Dr. Tanguay was awarded a 5 year R01 award from NIEHS.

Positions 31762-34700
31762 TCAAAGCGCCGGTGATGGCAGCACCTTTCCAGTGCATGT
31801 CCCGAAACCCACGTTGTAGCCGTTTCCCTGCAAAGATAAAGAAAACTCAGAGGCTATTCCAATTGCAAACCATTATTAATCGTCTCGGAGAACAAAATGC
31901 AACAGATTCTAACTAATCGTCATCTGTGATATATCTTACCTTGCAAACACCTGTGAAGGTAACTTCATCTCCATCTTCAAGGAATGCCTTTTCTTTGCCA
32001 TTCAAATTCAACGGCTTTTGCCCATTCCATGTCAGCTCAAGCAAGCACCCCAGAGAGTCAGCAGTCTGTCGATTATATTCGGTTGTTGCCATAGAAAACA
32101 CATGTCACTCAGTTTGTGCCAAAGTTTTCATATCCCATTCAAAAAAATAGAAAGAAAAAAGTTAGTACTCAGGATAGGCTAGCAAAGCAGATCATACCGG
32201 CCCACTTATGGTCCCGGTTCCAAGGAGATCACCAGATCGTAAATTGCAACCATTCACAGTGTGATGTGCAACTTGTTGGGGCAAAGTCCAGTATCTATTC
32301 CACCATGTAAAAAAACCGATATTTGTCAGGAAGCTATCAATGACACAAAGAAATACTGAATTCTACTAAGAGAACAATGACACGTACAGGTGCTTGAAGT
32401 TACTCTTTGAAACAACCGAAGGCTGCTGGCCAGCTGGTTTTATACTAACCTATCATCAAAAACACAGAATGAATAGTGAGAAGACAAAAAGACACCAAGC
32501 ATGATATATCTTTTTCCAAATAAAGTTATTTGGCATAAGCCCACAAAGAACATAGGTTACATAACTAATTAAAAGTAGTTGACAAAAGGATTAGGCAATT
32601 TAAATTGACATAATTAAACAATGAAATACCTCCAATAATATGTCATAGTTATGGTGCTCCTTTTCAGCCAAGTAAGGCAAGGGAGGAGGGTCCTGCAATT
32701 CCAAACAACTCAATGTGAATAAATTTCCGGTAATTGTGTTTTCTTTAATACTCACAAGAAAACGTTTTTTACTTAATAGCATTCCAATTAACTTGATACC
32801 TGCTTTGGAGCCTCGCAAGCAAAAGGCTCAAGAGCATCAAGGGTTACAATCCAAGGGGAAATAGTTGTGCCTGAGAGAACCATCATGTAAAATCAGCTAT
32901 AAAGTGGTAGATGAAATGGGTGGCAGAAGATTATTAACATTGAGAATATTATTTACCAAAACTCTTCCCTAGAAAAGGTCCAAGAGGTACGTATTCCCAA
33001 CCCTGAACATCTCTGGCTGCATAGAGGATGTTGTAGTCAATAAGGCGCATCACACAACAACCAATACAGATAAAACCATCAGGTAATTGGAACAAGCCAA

PROJECT SUMMARY/ABSTRACT The aryl hydrocarbon receptor (AHR) is required for proper vertebrate development and is activated by a diverse group of chemicals including common pollutants such as chlorinated dioxins, polycyclic aromatic hydrocarbons (PAHs), and coplanar polychlorinated biphenyls. In vertebrates, exposure to chemicals that activate the AHR during early life stages is associated with adverse birth outcomes and impaired neurodevelopment; however, the signaling events downstream of AHR and the genes contributing to toxic responses remain largely unknown. Our long-term goal is to decipher conserved AHR-mediated biological responses via discovery and validation of the causal genes and signaling mechanisms involved in AHR regulated developmental and toxicological processes. We previously identified a novel and phylogenetically conserved long non-coding RNA (slincR) that is induced by multiple environmentally relevant AHR ligands. SlincR is required for the AHR-induced repression of sox9b, a master regulator of cartilage development, and plays a causal role in AHR-mediated hemorrhaging and cartilage defects. The objective of this proposal is to identify the developmental and toxicological roles of the AHR-regulated lncRNA, slincR, in zebrafish. The central hypothesis is that slincR is a critical AHR-downstream signaling factor potentiating adverse developmental responses to diverse xenobiotic chemicals. Our rationale is that understanding how slincR functions and what other factors it interacts with will deepen the understanding of AHR-signaling with the potential to uncover human therapeutic targets for AHR-related disease. We will test our hypothesis by performing loss- and gain-of-function studies to determine the in vivo role of slincR in AHR regulated developmental and toxicological processes (Aim 1). To understand the slincR structure-function relationship with AHR signaling, we will perform structure-mapping experiments and identify the slincR interacting proteins and genome-wide targets (Aim 2). We will use computational approaches to integrate the findings of Aims 1 & 2 into the construction of an AHR gene regulatory network, establishing a systems-level understanding of slincR in AHR-regulated biological processes (Aim 3). This contribution is significant as it will unravel the functional impact of AHR activation on slincR expression and provide a new paradigm for understanding AHR-dependent cellular responses. The proposed research is innovative as we employ cutting-edge technologies new to the field of environmental health sciences. Our proposal will also help to describe a novel adverse outcome pathway (AOP) for dioxin-like AHR ligands that incorporate multiple biological levels including molecular structure, molecular interactions, co- regulated genes, signaling networks, tissue development and whole animal phenotypes. These studies will serve as a template for the systematic functional characterization of lncRNA potentiating biology and disease.